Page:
This project addresses one of the community's most urgent priorities: replacing more than 60 housing units with affordable, energy efficient housing. There are three specific initiatives:
(1) Constructing a 48-unit multi-family housing development that will provide rental assistance to make it affordable for the city's lowest income residents. All units will have Energy Star appliances.
(2) Developing a housing community that will encompass 11 units, a mix of 6 modular and 5 site-built homes, all being constructed to meet the local building code and strict Energy Star certification guidelines, as well as to incorporate a diversity of green building techniques and products. The homes are estimated to be at least 30 percent more energy efficient than a typical code-built home, and will provide healthier environments for homeowners. It is planned that these homes will also include a geothermal community loop system (one of the first residential application in the U.S.), as well as solar and passive design options.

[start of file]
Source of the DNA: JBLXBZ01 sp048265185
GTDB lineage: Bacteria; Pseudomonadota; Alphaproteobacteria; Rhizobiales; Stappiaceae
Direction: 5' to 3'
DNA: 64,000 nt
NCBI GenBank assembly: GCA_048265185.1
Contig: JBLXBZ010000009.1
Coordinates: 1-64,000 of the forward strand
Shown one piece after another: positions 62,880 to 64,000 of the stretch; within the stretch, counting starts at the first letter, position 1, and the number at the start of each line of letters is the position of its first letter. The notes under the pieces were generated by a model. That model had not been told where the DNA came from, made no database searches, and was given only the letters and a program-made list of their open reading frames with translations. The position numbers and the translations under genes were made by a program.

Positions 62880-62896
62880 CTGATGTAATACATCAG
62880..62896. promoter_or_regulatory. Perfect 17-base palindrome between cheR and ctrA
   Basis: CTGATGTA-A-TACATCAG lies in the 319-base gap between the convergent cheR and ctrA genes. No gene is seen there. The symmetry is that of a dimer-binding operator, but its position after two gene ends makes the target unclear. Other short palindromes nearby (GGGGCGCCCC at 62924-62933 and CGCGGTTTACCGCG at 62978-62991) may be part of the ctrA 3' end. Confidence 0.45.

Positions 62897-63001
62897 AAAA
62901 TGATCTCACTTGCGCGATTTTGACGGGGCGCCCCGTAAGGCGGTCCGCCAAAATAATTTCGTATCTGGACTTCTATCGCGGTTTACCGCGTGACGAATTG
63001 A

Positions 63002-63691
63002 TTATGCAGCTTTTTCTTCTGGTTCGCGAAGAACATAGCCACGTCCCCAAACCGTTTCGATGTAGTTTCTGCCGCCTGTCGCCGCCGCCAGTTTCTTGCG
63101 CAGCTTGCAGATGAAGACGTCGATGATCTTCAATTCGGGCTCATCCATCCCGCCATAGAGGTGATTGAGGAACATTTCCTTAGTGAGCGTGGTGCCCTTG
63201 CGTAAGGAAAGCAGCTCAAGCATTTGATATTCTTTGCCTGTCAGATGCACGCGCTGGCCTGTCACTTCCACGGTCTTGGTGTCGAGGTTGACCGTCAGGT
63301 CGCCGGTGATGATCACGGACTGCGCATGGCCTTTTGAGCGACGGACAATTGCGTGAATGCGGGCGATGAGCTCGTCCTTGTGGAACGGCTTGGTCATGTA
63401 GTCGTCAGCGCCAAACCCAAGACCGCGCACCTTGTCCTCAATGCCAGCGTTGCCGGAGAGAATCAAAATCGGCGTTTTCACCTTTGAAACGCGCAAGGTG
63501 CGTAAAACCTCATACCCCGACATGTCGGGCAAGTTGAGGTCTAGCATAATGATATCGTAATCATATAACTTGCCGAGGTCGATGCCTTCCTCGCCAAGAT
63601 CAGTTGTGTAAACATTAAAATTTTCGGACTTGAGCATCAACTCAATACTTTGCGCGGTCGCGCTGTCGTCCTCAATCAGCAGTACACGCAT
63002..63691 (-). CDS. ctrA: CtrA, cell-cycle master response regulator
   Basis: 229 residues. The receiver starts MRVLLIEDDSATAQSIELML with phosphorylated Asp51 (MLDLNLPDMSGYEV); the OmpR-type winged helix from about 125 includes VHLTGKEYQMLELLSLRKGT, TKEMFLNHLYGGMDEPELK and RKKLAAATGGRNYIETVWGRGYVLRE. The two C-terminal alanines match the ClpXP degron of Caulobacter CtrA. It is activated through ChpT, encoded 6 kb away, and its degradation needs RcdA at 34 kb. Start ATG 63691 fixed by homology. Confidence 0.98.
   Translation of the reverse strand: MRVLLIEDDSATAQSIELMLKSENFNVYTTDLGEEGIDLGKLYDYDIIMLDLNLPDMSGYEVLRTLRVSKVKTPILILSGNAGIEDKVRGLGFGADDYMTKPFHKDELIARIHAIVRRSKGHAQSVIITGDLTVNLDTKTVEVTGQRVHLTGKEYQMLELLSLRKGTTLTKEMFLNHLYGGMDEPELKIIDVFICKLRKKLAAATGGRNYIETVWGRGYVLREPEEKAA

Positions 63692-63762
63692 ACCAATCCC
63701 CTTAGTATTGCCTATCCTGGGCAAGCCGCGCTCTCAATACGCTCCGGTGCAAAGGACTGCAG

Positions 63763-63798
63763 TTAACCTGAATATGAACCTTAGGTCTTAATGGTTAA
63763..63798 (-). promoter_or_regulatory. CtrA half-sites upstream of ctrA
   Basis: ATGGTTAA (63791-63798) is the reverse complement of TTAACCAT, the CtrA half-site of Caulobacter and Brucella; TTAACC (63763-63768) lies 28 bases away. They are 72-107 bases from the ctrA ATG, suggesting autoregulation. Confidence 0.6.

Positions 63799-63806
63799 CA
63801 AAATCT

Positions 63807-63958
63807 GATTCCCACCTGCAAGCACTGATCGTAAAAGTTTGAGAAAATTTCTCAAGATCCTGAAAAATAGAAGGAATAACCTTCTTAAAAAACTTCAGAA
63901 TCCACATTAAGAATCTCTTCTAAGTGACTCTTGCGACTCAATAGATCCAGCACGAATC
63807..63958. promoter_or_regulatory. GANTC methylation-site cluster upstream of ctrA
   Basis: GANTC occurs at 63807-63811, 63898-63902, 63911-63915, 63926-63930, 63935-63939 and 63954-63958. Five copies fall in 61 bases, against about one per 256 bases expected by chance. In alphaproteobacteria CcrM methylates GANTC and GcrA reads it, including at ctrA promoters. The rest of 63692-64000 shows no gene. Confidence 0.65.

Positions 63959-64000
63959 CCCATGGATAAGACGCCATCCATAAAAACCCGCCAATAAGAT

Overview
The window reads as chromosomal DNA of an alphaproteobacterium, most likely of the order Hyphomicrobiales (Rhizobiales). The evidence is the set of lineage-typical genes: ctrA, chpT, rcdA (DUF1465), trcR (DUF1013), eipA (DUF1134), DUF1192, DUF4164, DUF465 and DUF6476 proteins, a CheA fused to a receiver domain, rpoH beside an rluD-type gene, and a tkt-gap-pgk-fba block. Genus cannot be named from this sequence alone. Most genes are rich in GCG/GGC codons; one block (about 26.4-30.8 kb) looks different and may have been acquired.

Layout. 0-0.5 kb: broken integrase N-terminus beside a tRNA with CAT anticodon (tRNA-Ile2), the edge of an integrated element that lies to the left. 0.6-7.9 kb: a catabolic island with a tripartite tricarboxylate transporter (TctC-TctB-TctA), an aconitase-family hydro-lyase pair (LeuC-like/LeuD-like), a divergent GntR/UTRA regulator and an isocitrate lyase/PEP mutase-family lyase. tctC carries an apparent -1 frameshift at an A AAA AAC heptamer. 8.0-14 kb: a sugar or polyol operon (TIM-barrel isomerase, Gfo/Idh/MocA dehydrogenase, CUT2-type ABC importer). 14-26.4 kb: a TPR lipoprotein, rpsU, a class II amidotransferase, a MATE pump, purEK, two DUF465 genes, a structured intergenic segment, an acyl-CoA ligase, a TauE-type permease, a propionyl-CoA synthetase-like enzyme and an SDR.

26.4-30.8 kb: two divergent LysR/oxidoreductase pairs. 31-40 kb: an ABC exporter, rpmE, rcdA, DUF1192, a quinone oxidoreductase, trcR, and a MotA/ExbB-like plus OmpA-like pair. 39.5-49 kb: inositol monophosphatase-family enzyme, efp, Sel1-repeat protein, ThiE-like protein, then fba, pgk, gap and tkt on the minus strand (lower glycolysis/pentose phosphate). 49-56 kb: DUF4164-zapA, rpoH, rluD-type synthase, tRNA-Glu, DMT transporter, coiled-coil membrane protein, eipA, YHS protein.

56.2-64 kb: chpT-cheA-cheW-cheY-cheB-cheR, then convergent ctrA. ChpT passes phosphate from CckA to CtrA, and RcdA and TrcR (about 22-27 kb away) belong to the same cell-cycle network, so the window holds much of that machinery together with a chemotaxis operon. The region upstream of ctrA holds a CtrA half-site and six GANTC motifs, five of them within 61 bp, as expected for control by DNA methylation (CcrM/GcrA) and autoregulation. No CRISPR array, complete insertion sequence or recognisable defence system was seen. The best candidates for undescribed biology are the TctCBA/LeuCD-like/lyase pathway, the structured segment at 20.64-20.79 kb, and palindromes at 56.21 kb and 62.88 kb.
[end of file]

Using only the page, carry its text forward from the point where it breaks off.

(3) Developing the next generation of manufactured home design, improving affordability by dramatically lowering energy costs through three components: innovative energy efficient design, superior construction and installation, and homeowner education. The System Building Research Alliance (through its ARIES Collaborative) will partner with Next Step and Frontier Housing, under the DOE's Building America program, to factory-build 3 prototype homes. The goal is to accelerate commercialization of innovative and cost-effective approaches to reduce energy use in affordable housing.